Which came first, the chicken or the egg?
There is a businesseducation slant to the age-old argument. The business community contends that the state's colleges and universities are not producing enough graduates to meet their needs. Highereducation advocates, on the other hand, say the qualified graduates are in place, but a lack of jobs within Indiana sends them packing to other states.
We'll leave that argument for another day. There is another major workplacepreparedness issue, however, that is rightfully drawing serious attention. It does not involve the baccalaureate and higher degree levels, but rather the basic skills of employees who are consistently being asked to perform at higher levels.
It is an issue far from unique to Indiana. Like many topics, though, Indiana's focus on manufacturing only adds to the challenge. For a long time, it was possible to get by or even excel with a lower level of basic skills. But the bar has been raised. Today's and tomorrow's manufacturing jobs require enhanced basic skills. The knowledge-based jobs that are growing in importance necessitate a work force that leads the nation and the world.
The work ethic Indiana is known for will go only so far. Hard work can't overcome these numbers: Using the best available information, researchers estimate that 960,000 to 1.23 million employed Hoosiers lack the basic skills for successful employment in a knowledge-based economy. That's one of every three Indiana workers.
In contrast, current public resources-delivered through a variety of state agency programs-serve an estimated 20,000 to 23,000 workers each year. That's 1 million in need and fewer than 25,000 receiving assistance. That's bad news for any state's business efforts.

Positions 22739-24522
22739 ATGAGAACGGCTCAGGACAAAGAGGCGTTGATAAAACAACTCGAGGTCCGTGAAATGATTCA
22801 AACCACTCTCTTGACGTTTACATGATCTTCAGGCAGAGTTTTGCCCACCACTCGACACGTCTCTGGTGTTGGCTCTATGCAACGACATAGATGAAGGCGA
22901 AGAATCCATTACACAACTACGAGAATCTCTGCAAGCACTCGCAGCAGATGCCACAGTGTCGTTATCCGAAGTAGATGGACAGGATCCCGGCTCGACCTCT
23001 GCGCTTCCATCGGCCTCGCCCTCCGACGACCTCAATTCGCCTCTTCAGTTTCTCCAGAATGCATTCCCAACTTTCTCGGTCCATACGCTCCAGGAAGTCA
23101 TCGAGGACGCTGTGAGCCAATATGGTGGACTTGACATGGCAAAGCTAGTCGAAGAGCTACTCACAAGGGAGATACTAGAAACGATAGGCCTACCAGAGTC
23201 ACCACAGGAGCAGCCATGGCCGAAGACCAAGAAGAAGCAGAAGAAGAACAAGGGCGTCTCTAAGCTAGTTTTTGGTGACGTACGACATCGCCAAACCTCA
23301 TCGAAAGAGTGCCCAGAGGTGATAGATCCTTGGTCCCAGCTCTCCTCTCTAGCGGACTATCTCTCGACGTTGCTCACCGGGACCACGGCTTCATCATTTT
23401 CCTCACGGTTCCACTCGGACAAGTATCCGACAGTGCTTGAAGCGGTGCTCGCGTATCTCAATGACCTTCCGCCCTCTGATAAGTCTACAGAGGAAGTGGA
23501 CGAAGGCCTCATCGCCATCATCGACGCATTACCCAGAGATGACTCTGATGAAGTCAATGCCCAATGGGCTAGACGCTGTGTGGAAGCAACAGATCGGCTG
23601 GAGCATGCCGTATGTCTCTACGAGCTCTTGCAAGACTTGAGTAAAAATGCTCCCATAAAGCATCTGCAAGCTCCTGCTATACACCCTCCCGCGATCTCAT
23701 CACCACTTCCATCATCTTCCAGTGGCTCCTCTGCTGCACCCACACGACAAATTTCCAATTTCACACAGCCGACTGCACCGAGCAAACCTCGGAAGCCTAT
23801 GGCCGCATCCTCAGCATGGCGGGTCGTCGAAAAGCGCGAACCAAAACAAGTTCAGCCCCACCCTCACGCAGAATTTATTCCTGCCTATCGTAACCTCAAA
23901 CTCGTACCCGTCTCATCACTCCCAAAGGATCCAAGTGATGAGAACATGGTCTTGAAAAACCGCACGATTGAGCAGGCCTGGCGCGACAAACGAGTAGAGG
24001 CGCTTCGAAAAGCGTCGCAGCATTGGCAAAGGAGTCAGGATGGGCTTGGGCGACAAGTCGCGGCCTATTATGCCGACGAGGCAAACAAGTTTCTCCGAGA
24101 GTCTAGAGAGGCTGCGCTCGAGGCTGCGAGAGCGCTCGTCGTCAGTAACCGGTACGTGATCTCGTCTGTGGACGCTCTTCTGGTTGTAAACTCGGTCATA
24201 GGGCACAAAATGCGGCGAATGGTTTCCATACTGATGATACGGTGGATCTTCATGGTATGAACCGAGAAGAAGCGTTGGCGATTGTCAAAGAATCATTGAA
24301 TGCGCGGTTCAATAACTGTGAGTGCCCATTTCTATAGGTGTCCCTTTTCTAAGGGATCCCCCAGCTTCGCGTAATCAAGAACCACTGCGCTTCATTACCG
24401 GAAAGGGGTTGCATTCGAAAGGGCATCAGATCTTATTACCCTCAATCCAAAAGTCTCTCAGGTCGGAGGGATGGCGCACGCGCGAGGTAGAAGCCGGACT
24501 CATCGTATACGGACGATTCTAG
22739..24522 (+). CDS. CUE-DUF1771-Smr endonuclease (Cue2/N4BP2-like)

Our neighbor to the south faced a similar challenge. Officials there have been actively working on a solution the past five years.
The 1997 Kentucky Adult Literacy Survey found that 40 percent of the state's 2.4 million working-age adults were functioning at the two lowest literacy levels. In 2000, only 5 percent of those nearly 1 million Kentuckians were participating in adult-education programs. The Adult Education Reform Act of 2000, creating a partnership between Kentucky Adult Education and the Council on Postsecondary Education, has helped change that. The number of workers participating in adulteducation programs has increased from 8,000 in 2000 to more than 51,000 in 2004.
Can Indiana achieve similar, or even better, results? Certainly. A key element is active employer participation. A new Indiana Chamber Foundation study that used a national research and consulting firm, in addition to a broad-based Indiana advisory committee, is titled, "A Demand-Side Strategy to Meet Indiana's Workforce Basic Skills Challenge."
Current efforts have been supply-driven. Programs through the departments of Education, Commerce and Work-force Development have been made available. A lack of overall resources, and little incentive for employees to participate, account for the meager totals of annual assistance. The Chamber study found that only 20 percent of adults testing at the lowest two literacy levels saw an immediate need for help in remediation of their low skills.
Workplace literacy goes beyond reading, writing and mathematics. It includes communications skills, problem-solving abilities, the capacity to work effectively in teams, and the willingness to accept change and embrace personal improvement to meet evolving demands.
Employers have a vested interest and must take an active role in improvement efforts. Public- and private-sector cooperation can develop a system that makes practical and economic sense. Too much is at stake for anything less.
Brinegar is president of the Indiana Chamber of Commerce.